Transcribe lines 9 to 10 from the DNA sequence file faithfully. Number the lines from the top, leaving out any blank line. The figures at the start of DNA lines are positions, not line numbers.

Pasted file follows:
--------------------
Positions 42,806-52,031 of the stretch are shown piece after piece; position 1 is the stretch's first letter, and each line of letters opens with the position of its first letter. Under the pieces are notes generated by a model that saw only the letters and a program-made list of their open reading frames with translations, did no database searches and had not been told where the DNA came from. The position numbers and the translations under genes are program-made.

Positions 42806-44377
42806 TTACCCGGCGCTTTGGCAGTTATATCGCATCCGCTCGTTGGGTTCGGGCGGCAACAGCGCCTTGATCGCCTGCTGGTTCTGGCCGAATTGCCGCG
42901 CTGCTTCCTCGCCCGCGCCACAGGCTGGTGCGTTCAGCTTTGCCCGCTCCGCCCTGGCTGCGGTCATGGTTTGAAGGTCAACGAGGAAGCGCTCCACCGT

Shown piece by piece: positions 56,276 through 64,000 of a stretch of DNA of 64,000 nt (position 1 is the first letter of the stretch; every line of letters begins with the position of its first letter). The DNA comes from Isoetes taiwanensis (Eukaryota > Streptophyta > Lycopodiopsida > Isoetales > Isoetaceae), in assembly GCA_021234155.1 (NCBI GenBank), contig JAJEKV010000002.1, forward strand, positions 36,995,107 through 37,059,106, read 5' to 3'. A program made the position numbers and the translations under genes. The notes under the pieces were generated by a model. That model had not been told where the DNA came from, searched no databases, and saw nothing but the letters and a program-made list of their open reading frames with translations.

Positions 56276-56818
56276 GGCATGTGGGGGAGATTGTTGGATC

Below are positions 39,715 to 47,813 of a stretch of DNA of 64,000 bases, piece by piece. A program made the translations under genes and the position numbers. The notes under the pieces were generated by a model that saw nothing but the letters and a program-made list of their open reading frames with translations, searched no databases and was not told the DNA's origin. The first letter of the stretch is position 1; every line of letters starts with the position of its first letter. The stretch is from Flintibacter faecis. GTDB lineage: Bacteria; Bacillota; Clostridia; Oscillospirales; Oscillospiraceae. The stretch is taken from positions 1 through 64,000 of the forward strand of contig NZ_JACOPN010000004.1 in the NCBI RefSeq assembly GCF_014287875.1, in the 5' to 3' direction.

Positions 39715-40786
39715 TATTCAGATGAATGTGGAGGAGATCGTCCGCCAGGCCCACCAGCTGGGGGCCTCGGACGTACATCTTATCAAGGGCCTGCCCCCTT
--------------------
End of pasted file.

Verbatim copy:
Positions 39715-40786
39715 TATTCAGATGAATGTGGAGGAGATCGTCCGCCAGGCCCACCAGCTGGGGGCCTCGGACGTACATCTTATCAAGGGCCTGCCCCCTT